i found both James Frain and Mark Rylance very unlike Cromwell in appearance, in real life the man was portly and he appears quite unnerving with his rather stern gaze, I can see him as a man dedicated to his duty, over zealous not giving much to mirth and frivolity but I could be wrong, Henrys right hand man who had seen his master and mentor Cardinal Wolsley fall, the great cardinal who so many said, reallly ran the country instead of the King yet he had fallen because of a certain woman whom he is alleged to have called ‘the night crow’, Cromwell knew how dangerous Anne was and he was determined he would not go the same way, I loved the actor who portrayed him in ‘A Man For All Seasons’, he was just like Henrys great statesman, at Mores trial when he found out he had books in his prison cell he had them confiscated, he was quite vicious how he treated him yet did that happen? I should imagine when Cromwell was aroused he could be quite terrifying to an inexperienced youth like Smeaton, Anne apparantly had told him she would have his head off which was unwise as it made his enmity towards her go even deeper, now he had a personal grudge against her, knowing how it all turned out with the King, Anne and Cromwell, and his nemesis Anne of Cleves, it’s very hard to imagine an England without this man who as Michael described a weasel, as he did I believe influence the King a lot, his mistake was in pushing for the German alliance which left his master saddled with his fourth wife whom he was revolted by, as I said I cannot feel sympathy for him, five families were ripped apart by his quest to bring down a queen and a little girl was made motherless, had Wolsley still been alive it’s interesting to consider what he would have done with the ‘night crow’, would Anne still have lost her head who can say, i believe Henry wanted her dead though he could have come to regret it in later years, it was not as if Anne would have opposed him the way Katherine had, Anne was in prison and was vulnerable to the Kings command, she had spoken of going to a nunnery why did Henry not banish her to one? I think had Henry decided to be merciful Cromwell would have not been able to have her executed but he must have dripped plenty of poison into the Royal ear, dead she could not ruin the legitimacy of Henrys next marriage, Henry was no fool but as we have discussed he was suggestible, Cromwell wanted his arch enemy out the way, did he ever think that the same thing could happen to him, his execution speech was long and he declared he died in the catholic faith, he left behind a large family and his descendants thrived, one of whom seized power in the civil war and by a strange twist of fate, he condemned the reigning king to death, death by decapitation the same as Sir Thomas Cromwell, his descendant Oliver Cromwell became Lord protector and some call him a hero, some a villian for murduring a crowned and anointed monarch, but he did change the very structure of Parliament which is still with us today.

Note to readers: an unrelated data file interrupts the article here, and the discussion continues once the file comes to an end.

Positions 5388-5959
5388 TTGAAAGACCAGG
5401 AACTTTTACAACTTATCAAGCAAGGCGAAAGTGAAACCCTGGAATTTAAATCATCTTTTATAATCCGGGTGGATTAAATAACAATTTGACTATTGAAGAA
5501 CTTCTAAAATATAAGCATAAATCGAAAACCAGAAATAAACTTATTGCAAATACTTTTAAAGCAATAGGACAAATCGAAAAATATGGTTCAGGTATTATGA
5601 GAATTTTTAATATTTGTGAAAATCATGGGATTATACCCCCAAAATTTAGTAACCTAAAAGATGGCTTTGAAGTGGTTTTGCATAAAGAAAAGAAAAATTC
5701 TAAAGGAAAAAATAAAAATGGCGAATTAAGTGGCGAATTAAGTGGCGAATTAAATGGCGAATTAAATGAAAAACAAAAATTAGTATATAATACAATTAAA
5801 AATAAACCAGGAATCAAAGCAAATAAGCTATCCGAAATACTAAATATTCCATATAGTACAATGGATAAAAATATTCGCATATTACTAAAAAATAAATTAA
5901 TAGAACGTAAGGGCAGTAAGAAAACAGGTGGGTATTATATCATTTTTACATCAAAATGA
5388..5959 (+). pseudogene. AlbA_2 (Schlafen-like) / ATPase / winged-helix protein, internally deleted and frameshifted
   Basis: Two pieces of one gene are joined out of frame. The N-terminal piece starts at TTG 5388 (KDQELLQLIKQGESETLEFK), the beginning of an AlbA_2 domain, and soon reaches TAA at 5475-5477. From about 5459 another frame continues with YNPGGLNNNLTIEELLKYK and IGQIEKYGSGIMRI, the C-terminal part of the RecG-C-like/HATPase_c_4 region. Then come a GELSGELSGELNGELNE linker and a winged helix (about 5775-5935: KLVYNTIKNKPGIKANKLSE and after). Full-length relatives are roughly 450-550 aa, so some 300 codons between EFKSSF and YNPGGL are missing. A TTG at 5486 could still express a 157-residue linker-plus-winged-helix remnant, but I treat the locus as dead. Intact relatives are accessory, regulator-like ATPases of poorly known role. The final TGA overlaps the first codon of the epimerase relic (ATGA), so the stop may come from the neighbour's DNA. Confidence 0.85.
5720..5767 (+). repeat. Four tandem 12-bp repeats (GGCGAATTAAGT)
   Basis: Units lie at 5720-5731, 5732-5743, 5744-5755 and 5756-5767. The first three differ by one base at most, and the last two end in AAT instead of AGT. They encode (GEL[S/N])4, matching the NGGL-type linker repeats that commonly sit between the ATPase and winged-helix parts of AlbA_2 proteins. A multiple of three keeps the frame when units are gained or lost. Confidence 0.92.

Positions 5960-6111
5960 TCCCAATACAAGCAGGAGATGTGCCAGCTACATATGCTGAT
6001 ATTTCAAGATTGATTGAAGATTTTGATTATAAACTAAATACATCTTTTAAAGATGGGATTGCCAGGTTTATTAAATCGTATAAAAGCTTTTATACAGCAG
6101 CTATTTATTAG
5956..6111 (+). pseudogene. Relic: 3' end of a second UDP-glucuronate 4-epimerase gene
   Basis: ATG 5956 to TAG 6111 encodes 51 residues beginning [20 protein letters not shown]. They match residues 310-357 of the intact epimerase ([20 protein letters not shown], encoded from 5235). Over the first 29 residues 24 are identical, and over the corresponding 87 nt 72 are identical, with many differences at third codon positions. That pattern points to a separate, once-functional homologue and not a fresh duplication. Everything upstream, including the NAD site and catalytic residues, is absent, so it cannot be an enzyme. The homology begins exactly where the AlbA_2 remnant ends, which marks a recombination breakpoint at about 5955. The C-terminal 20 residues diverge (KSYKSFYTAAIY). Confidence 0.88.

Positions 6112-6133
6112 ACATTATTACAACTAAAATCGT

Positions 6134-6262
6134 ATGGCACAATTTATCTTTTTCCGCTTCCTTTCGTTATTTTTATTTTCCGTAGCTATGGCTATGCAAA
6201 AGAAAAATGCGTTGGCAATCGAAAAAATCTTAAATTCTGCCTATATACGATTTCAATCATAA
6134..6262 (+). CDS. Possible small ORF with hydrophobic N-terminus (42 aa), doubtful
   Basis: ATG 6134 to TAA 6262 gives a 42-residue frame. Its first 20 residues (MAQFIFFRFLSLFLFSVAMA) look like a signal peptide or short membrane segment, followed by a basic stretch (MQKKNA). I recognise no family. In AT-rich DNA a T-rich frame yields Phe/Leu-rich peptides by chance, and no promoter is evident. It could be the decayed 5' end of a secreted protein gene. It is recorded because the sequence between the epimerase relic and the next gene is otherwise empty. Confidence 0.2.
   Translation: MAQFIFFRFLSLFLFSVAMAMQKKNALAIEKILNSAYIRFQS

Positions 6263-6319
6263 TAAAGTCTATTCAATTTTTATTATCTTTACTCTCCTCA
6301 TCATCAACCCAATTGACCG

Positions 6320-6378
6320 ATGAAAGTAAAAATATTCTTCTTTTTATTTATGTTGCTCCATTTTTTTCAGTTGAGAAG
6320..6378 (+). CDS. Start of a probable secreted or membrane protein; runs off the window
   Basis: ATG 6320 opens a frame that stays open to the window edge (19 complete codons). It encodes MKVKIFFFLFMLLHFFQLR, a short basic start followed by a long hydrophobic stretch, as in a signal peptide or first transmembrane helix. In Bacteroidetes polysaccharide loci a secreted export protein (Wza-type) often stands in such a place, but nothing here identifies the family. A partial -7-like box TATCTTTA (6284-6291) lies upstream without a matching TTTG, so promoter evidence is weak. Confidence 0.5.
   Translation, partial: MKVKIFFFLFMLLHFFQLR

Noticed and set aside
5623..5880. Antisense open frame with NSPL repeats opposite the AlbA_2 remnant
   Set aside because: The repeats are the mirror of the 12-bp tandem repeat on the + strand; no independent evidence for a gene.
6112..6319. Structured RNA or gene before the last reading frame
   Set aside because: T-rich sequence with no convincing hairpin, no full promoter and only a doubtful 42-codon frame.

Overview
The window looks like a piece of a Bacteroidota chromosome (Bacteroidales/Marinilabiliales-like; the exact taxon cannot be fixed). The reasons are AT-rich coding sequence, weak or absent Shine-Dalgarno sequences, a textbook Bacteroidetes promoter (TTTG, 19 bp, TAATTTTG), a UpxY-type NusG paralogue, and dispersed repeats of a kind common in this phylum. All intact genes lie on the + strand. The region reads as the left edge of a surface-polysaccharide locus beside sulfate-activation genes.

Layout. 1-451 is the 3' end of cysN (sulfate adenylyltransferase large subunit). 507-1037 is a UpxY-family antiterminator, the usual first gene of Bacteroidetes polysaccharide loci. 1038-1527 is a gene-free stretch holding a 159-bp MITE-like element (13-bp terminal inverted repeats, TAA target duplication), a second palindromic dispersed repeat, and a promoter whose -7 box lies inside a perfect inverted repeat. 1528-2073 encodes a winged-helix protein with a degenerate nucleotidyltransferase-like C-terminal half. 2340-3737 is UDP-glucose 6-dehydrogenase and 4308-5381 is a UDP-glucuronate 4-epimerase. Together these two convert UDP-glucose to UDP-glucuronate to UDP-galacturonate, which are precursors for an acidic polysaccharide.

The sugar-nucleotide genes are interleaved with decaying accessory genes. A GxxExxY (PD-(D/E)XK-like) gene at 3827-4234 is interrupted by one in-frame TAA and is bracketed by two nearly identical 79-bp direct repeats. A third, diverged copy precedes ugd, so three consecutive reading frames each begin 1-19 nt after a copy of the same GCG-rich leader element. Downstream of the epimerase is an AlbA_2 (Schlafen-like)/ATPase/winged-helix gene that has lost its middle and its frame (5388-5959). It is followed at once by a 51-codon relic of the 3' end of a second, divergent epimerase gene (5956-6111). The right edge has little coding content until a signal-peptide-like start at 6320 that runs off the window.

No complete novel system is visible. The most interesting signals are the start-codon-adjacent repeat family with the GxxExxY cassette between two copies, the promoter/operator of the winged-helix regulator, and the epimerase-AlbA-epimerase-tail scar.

1. Michael Wright says:

        When you asked why wasn’t Anne sent to a monastery I had a thought. This can’t be proven one way or another: Could Anne of had some kind of dirt on Cromwell that could have destroyed him if it came out? I don’t think so but it just came to mind. If she did she would have used it in her defense I would think.

        1. Banditqueen says: